The WSM comes in three sizes, with the medium model (18-inches) being the most popular by far. The community around this model means there are a ton of resources online when you’re first learning. Perhaps the only negative is that it requires a lot of charcoal, but that can be said for almost any charcoal smoker in this size range.
2. Dyna-Glo 36" Charcoal Smoker Review
The Dyna-Glo Vertical Charcoal Smoker is what you want if you need a ton of space. With four cooking racks on the standard size, and even more on their large and extra-large sizes, it has a whopping 784 square inches of cooking space. The smoker can be used with or without the woodchip tray, and it comes with a special temperature gauge for optimum smokiness.
You can stoke the fire by opening the small bottom door, which is one thing other models lack. This not only helps with temperature control, but also allows you to add more wood if the smoke dies down.
Note that you do pay a price for all that space. At 56 pounds for the standard model, this is the heaviest smoker in our list – it’s definitely not meant to be a portable model.
3. Cuisinart COS-116 Vertical Charcoal Smoker Review
Cuisinart’s Vertical Charcoal Smoker is quite similar to the Weber Smokey Mountain in the top spot, and it comes in 16-inch and 18-inch options. With an included porcelain enamel water bowl, your meat will stay nice and moist. There are also top and bottom vents that allow the air to flow better, which means there’s less chance of the smoker overheating.
Note that the COS-116 is only 23 pounds, so it’s lighter than the WSM by a considerable amount. It also has side handles and latches around the base, both of which make it easier to transport. One negative is the temperature gauge, which is known to give inaccurate readings.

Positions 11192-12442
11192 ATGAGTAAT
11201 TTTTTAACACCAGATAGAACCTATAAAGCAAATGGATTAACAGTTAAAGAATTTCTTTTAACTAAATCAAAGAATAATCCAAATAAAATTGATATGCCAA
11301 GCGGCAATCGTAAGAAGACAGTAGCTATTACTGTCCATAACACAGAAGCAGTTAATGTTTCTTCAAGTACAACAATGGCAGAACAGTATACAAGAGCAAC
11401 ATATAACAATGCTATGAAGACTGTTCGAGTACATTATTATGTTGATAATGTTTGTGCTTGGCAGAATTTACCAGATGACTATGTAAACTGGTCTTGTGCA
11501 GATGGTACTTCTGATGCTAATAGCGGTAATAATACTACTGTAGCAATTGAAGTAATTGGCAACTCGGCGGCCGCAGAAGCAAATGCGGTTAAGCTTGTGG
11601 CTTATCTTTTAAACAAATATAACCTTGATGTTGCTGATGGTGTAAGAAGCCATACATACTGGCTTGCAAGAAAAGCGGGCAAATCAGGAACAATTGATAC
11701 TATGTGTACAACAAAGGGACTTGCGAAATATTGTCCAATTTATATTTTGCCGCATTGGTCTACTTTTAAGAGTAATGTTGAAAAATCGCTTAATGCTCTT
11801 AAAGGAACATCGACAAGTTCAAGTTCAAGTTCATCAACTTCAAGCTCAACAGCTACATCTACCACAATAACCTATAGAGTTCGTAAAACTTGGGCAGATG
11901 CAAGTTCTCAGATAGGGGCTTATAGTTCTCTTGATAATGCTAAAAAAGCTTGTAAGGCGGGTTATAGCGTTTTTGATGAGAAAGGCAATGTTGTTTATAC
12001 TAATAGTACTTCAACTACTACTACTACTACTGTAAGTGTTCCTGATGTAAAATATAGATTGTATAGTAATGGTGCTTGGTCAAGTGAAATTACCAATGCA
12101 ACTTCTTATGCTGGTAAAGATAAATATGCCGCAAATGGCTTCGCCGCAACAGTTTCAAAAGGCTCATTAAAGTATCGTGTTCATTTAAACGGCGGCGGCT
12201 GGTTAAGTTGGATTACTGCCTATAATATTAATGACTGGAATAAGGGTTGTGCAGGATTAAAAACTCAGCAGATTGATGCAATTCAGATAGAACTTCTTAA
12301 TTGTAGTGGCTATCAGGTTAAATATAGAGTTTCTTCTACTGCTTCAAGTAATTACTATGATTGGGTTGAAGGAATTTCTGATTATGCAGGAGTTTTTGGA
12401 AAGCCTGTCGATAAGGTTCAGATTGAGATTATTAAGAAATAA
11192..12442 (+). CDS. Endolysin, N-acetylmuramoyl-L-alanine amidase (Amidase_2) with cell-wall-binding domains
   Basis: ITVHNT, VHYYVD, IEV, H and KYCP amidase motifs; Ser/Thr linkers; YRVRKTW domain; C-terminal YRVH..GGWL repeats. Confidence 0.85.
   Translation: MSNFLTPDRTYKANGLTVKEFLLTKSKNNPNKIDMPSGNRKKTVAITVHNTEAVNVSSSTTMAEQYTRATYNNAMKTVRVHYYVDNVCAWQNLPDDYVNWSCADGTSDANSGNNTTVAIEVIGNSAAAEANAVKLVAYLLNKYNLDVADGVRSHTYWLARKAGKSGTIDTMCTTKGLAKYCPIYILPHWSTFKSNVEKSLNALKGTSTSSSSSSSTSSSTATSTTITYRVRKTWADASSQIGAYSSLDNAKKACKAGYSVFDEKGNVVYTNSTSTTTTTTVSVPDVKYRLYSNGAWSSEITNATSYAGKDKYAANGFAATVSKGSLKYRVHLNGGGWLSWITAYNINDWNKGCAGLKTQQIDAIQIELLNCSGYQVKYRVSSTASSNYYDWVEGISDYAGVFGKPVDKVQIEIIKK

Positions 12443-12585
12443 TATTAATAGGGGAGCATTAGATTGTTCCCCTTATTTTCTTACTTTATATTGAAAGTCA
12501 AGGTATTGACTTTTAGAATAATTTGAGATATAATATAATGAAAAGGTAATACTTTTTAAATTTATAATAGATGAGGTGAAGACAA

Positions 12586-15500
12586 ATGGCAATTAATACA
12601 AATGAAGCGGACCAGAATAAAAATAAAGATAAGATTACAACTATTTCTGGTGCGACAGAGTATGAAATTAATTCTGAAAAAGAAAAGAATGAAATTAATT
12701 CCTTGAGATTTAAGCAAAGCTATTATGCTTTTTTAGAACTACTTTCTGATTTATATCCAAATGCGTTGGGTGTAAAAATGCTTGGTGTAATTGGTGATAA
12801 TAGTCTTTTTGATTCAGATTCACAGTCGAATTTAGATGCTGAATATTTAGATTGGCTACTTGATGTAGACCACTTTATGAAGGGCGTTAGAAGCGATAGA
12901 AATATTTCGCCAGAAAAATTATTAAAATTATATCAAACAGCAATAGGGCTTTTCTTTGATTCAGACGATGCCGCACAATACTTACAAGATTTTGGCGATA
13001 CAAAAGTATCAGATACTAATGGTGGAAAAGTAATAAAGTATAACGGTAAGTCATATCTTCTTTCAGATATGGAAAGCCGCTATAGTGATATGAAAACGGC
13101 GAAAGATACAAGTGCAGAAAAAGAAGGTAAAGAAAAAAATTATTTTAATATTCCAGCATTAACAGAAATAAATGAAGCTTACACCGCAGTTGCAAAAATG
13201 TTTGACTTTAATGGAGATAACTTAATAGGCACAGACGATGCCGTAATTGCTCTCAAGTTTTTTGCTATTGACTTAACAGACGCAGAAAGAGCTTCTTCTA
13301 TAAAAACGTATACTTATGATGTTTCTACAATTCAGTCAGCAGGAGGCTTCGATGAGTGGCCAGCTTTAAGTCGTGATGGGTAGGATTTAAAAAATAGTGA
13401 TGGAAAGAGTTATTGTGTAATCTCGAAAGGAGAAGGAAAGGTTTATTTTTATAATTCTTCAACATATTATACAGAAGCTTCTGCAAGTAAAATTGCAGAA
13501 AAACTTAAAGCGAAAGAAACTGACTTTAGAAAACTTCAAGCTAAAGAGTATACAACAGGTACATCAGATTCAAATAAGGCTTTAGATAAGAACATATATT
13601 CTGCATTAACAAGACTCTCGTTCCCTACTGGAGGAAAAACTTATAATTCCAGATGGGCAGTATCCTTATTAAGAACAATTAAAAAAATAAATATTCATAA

4. Char-Broil Bullet Charcoal Smoker Review
The Char-Broil Bullet Charcoal Smoker is a great smoker for those just starting out. It includes a thermometer with numbered damper settings, making it extremely easy to operate and master. It includes a removable ash pan for wood chips, which makes it easy to clean up. Also, there is a fire access door that allows you to stoke the ashes without having to open the lid and lose all of your heat.
The air vents are easy to control, and while it’s not a set-and-forget model, it doesn’t need too much intervention thanks to the damper settings. At 16.5 pounds (for the 16″ version), it is the lightest model on our list, and it does have handles for moving it around. This, of course, means that the metal is quite thin.
5. Dyna-Glo Compact Bullet Charcoal Smoker Review
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Dyna-Glo’s Compact Bullet Smoker is a two-in-one option for anyone wanting a smoker that can be used in the backyard or on the go. Though it’s compact, it features 390 square inches of space, which is comparable to the majority of upright smokers. This smoker can also be used as a charcoal grill – all you have to do is remove the middle section.